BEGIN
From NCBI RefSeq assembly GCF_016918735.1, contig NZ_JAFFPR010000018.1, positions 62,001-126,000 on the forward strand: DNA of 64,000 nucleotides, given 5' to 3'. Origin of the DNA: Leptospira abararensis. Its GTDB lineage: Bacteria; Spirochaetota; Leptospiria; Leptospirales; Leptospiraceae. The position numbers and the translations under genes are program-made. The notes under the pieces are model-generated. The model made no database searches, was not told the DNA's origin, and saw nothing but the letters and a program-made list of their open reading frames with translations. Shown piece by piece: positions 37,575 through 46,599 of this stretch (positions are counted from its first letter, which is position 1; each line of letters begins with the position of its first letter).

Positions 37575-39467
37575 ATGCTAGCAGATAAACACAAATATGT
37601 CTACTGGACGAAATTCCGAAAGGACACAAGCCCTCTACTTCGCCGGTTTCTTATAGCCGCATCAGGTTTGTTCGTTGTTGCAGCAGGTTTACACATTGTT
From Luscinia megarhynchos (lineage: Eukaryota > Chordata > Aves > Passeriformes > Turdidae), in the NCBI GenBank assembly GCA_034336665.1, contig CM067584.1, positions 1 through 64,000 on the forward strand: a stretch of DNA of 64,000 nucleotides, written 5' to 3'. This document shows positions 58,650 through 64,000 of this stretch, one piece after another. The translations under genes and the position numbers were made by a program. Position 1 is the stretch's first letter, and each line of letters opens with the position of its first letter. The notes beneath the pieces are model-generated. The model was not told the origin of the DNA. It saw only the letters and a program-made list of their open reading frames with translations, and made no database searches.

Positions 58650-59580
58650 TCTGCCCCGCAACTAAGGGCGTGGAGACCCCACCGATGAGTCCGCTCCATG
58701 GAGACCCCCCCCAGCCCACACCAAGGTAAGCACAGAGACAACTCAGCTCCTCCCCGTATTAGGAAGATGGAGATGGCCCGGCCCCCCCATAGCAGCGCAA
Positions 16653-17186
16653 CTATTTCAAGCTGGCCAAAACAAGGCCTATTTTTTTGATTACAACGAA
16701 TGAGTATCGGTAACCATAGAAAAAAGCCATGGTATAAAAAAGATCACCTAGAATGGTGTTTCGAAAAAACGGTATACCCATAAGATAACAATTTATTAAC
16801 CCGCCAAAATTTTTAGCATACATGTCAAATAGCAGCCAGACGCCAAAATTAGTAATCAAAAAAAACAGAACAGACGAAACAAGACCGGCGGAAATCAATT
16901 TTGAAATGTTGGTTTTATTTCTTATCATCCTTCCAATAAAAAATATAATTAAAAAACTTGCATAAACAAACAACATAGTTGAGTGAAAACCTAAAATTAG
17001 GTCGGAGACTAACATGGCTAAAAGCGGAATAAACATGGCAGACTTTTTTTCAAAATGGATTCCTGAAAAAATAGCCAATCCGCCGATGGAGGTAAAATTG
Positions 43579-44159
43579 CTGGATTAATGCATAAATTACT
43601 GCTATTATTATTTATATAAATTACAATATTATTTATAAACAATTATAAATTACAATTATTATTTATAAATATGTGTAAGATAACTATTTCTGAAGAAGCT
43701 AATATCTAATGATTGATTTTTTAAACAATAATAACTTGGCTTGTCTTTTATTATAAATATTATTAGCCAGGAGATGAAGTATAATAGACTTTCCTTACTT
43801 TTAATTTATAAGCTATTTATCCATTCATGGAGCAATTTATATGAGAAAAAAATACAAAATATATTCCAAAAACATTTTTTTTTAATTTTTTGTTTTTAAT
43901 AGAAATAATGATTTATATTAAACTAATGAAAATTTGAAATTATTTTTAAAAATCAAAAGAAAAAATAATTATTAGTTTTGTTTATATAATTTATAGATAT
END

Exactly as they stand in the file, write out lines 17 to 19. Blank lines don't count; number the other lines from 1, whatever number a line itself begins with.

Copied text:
43601 GCTATTATTATTTATATAAATTACAATATTATTTATAAACAATTATAAATTACAATTATTATTTATAAATATGTGTAAGATAACTATTTCTGAAGAAGCT
43701 AATATCTAATGATTGATTTTTTAAACAATAATAACTTGGCTTGTCTTTTATTATAAATATTATTAGCCAGGAGATGAAGTATAATAGACTTTCCTTACTT
43801 TTAATTTATAAGCTATTTATCCATTCATGGAGCAATTTATATGAGAAAAAAATACAAAATATATTCCAAAAACATTTTTTTTTAATTTTTTGTTTTTAAT